Saturday, October 16, 2010

Taking A Bow and Bowing Out.

In April of 2009, almost one year after I had graduated from Ivy League, I began a pretty hardcore job search. I finished up an internship that had brought me through my first (non)academic year after college, the world was totally not my oyster. So after a month of living on the west coast without a job, I moved back east. And in with my Dad.

By September, I had my first job in the restaurant industry serving room service at 6 a.m. at a trendy hotel in a kitchen run by a star chef. I moved out, went to work, and doggedly applied for any jobs I could find. I also busted my ass at the restaurant, and clawed my way up from room service to being a barista, a busser, and then a breakfast server. And unlike most of my coworkers, I was really into it. I had long followed our chef on blogs like Eater, I was friendly with the cooking team who enjoyed my supreme foodie geekdom, and it turned out I was a good seller. But those mornings were brutal. For months, I worked as a server and a barista, arriving to work weekdays and weekend brunches at 7 a.m.

When New Years Eve rolled around, my typical bahumbuggery for the holiday was replaced by an intense euphoria. "2009 fucking sucked, 2010 has got to be better" was my quote of the week and not surprisingly, several of my peers felt the same way. The economic crash had not only pulverized our dreamy career expectations, but many of us spent 2009, our first year out of college, living with our folks. We didn't have jobs (let alone cool jobs), we didn't have prospects. 2009 really blew. But 2010 was going to be better. I started writing in April of 2010, one year after my earnest job search began.

Although I kept looking for other work, I consistently worked hard at the restaurant, and got myself another promotion. In part due to the fact that I never turned down the opportunity to cover another server's shift, I became the sub. Someone doesn't show up? I'd be there. And I was outselling them. I worked hard and fast to get my tray skills up to par and began getting regular cocktailing shifts. I enjoyed my shifts for the most part, didn't mind the grunt work, and loved having stories to write when I got home. I would get comped at restaurants across the city, and I was part of the industry in-crowd by virtue of how cool the restaurant I worked at was. Life was good.

But it wasn't great. I often felt frustrated, one of the managers hated me, and I had a small gnawing voice inside telling me I should do something to move forward. The months slipped by, I still was regularly reading job boards, and on a whim applied to be an office manager of an extremely prestigious restaurant group. I took a gamble by accepting the position even though it was only offered as a month temp gig, but on September 30, 2010 I was offered a full time job there. Two weeks later, the Chef sat me down to tell me that he wants me to take over for her his personal assistant, whom he wants to promote after 2 years of doing his PA work. And my benefits kick in in December.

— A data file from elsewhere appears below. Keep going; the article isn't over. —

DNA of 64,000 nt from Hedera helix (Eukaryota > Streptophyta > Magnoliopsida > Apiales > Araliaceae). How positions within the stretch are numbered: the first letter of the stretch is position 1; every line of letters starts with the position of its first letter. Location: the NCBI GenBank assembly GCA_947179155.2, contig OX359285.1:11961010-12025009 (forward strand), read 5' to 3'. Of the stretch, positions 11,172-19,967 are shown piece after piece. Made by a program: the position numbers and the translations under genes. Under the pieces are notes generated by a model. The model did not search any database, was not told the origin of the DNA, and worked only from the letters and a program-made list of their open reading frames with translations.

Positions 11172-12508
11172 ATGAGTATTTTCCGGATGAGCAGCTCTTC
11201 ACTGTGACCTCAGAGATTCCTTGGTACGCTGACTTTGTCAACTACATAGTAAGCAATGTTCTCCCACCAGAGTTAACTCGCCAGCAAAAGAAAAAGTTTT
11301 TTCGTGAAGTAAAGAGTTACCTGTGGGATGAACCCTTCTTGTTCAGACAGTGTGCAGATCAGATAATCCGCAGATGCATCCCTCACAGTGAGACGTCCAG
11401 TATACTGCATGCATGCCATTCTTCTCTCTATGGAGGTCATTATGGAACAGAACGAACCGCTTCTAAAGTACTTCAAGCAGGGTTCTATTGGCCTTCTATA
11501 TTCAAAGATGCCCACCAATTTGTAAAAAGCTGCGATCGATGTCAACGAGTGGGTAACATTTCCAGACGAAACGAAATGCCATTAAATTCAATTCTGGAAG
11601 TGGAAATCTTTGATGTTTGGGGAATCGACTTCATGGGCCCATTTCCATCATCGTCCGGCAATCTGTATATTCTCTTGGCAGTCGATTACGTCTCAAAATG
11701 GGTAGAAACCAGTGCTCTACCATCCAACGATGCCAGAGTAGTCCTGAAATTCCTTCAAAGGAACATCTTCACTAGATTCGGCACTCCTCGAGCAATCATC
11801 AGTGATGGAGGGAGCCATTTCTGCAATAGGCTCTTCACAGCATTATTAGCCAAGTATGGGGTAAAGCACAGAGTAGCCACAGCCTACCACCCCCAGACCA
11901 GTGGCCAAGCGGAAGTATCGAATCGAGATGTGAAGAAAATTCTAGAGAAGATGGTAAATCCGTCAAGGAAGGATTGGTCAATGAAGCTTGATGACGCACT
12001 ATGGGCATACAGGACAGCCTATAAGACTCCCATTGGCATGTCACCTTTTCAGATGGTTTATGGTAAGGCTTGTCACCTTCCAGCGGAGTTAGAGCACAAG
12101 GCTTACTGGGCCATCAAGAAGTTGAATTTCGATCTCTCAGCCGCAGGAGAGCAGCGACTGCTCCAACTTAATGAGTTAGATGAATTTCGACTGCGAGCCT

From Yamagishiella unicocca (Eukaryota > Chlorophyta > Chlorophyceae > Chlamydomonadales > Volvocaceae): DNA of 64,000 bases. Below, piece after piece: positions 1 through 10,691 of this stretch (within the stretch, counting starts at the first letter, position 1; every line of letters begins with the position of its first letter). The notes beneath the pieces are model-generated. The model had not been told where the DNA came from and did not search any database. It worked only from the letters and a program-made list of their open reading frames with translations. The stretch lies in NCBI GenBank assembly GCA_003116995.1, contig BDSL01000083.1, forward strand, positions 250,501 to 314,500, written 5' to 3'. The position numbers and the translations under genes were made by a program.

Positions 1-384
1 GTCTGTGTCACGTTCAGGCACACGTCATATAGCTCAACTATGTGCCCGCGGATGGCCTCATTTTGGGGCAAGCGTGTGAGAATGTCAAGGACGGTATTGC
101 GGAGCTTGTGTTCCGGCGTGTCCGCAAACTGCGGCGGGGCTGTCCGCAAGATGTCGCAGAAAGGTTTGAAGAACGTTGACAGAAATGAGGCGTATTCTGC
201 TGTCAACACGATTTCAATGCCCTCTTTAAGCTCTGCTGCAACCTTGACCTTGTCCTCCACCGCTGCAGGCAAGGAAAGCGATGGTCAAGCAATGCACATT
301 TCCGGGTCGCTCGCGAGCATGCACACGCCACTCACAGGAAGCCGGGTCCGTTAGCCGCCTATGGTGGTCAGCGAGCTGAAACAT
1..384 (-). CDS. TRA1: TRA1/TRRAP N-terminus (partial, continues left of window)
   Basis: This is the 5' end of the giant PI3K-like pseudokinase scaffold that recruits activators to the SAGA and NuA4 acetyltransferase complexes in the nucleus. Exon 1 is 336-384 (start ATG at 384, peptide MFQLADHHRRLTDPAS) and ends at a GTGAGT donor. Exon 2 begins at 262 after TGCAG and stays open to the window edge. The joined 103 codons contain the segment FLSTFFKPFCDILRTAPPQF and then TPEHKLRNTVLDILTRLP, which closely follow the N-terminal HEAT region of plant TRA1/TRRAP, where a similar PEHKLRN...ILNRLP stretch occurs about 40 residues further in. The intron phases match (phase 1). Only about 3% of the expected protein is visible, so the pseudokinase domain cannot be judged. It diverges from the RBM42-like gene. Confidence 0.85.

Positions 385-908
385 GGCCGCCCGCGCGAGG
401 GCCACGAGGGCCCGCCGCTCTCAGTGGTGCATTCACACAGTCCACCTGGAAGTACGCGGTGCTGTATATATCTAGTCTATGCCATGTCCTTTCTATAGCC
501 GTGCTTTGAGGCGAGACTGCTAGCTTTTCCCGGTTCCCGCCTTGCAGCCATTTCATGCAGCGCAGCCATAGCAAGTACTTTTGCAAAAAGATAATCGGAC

My job is delightfully all-consuming. (Is it weird that it feels good to be stressed?) I'm learning what it takes not just to run a successful restaurant, but a successful business. And the industry clout I thought I had will soon be paling in comparison to the fact that television production companies and food magazines will soon be filing away my contact information since I will be a gatekeeper to this organization and the Chef at its helm. Yes, I spend an unfathomable percentage of my work life on the phone with hotels and airlines, and yes I do an insane amount of filing every day, but I am now fully employed and well on my way to A Career. During my evaluation, the higher ups discussed my long term goals, asking me in earnest if I was planning on sticking around for years. I am. And I'm kind of loving this newfound stability. My job is crazy, but my life is no longer.

Part of the original subtitle of my blog was in reference to "my journey to find full time employment." Just over 2 years after graduating, the journey has ended and the mission has been accomplished. And if I may say so myself, it's been accomplished in a big way. The site's not going anywhere, but I am. Chef's calling on the blackberry!

The assistant/office manager/gal friday formerly known as Underemployed